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Re: [Pan-users] multi-part yenc

From: Duncan
Subject: Re: [Pan-users] multi-part yenc
Date: Mon, 10 Sep 2012 13:29:26 +0000 (UTC)
User-agent: Pan/0.139 (Sexual Chocolate; GIT 4162e82 /usr/src/portage/src/egit-src/pan2)

Thufir posted on Mon, 10 Sep 2012 04:52:28 -0700 as excerpted:

> Is there a tutorial for yenc?  I've read the wikipedia entry and am as
> clueless as when I started.
> I did find:
> but it has no manpage entry :(
> What do you do with the multipart attachments after you've downloaded
> them?
> From going through the list archives on gmane, it looks like pan is
> supposed to magically handle multi-part yenc attachments spread across
> multiple messages?
> However, what about videos?  Or, x type file?

There's two kinds of splitting, pre-splitting, where the files are 
normally split before posting so there's actually several files, each a 
piece of the larger file, posted, and attachment splitting, where a 
single file is split into multiple individual messages, each with a part 
of the attachment, but the attachment isn't complete without all parts.

Because it's the posting app that does attachment splitting, if someone 
ended up with all the parts but one or two and asked for a repost of just 
those parts, the original poster would often not have them since they 
were split on-the-fly, and if nobody else got the part correctly either 
and could post just it, the original poster would have to repost the 
entire set again, that being the only way to get the same split.  (This 
was a much bigger problem back before PAR files became common.  The error 
correction and data redundancy they provide makes it possible to recover 
from individual corrupted or missing messages these days, as long as not 
too many are missing and the PARs were posted.)

For that reason, the biggest files would often be pre-split into smaller 
individual files before posting.  These smaller files would in turn be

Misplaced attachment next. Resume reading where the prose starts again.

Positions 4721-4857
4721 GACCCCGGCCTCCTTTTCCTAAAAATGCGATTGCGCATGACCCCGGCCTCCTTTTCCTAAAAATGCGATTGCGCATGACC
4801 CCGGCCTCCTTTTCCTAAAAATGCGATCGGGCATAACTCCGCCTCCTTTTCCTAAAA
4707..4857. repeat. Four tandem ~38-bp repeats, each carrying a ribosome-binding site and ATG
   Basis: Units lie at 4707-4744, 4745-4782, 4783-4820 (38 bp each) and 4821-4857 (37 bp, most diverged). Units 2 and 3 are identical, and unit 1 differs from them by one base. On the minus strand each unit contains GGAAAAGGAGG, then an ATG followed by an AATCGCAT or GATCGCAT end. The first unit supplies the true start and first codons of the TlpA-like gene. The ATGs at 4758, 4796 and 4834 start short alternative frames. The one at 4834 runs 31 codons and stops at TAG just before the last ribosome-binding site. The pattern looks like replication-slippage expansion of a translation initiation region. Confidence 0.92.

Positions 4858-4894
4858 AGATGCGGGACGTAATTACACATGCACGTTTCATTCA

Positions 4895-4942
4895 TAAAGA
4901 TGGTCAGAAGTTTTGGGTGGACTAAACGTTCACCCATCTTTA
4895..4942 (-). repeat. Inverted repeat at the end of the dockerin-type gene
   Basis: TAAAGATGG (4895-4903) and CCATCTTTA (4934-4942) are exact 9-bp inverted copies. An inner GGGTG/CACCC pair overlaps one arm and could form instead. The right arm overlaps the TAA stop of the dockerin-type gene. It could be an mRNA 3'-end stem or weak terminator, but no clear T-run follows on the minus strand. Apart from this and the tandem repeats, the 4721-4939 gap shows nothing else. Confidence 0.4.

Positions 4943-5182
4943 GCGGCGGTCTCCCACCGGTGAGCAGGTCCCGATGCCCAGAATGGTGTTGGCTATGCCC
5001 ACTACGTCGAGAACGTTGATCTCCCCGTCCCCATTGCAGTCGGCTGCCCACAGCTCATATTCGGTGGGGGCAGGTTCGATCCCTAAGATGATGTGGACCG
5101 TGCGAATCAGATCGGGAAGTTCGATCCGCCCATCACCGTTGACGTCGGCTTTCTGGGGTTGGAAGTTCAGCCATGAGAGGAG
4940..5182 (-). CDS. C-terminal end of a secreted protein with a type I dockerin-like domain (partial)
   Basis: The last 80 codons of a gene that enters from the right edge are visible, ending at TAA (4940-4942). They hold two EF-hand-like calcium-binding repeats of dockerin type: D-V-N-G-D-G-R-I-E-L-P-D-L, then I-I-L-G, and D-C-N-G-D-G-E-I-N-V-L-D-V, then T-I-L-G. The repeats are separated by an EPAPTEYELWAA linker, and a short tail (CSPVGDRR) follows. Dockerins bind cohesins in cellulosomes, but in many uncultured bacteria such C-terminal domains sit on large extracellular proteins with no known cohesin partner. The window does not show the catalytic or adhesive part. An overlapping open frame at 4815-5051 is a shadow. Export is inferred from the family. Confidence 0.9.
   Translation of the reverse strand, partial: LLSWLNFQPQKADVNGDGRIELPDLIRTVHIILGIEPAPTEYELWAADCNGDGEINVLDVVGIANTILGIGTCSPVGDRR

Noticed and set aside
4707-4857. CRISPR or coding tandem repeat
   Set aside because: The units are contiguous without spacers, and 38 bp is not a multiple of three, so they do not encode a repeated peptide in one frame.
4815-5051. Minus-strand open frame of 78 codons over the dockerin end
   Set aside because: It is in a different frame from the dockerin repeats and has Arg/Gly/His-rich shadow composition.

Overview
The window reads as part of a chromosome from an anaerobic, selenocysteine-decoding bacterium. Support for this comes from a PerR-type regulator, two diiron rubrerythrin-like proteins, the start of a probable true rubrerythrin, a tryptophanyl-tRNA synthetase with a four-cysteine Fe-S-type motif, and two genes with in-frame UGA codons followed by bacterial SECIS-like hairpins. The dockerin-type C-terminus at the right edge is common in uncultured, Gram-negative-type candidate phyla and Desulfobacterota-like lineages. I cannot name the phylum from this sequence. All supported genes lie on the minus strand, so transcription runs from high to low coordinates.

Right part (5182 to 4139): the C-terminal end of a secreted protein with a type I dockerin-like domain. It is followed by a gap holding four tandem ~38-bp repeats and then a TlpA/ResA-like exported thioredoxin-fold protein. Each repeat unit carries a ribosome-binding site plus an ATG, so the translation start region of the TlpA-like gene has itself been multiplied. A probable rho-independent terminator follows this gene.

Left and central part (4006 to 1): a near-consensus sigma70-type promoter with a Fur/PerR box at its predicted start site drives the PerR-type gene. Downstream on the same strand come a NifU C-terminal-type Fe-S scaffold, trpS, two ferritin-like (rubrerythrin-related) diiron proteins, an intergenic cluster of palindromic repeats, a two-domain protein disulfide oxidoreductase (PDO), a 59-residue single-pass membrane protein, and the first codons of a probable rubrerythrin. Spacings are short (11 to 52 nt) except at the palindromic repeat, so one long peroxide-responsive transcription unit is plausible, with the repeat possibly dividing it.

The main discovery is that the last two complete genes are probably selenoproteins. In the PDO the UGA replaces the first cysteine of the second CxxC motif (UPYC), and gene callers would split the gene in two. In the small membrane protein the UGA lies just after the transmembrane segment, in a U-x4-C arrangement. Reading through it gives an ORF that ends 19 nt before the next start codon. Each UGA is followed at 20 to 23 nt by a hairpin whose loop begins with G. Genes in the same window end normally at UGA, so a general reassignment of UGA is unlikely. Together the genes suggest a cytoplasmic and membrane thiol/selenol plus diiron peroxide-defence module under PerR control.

attachment split as described above.

On the download end, the news client generally handles attachment-split 
reassembly automatically... as long as all the parts are there.  This is 
the bit that pan does transparently.  As long as all the parts are there, 
you don't even see that it's a bunch of individual messages combined to 
allow recreation of the attachment at all, pan only lists a single entry 
for the whole set of posts required to reassemble that file.  (If parts 
are missing, pan still lists it as a single entry, but with an x/y 
indicator as part of the subject line so you know how many parts are 
available vs missing.  You can still force pan to reassemble what it has, 
using the forced "read message" function, but the attachment will be 
corrupt due to missing data.)

Pan, and yenc, is entirely pre-split file agnostic.  Each of the pre-
split pieces was posted as a separate file and that's what pan downloads 
and saves, the smaller individual pre-split files, which the user must 
manually reassemble after saving, just as the poster pre-split before 
posting.  (Tho some of the power-posting apps handle pre-splitting based 
on pre-configured parameters as well.  But they're still posted as 
smaller individual files that must be reassembled into a whole.)

How you do that reassembly depends on how the original larger file was 
pre-split.  In the simplest case, it was simply split into equal size 
chunks, nothing added, nothing subtracted, with each chunk numbered 
appropriately.  Ideally a series of 10 chunks will be numbered *.01 thru 
*.10, not *.1 thru *.10, and similarly a series of 100 chunks will be 
numbered *.001 thru *.100, not *.1 thru *.100, thus preserving file 
listing order.

In this case, a simple redirected cat (short for conCATenate) command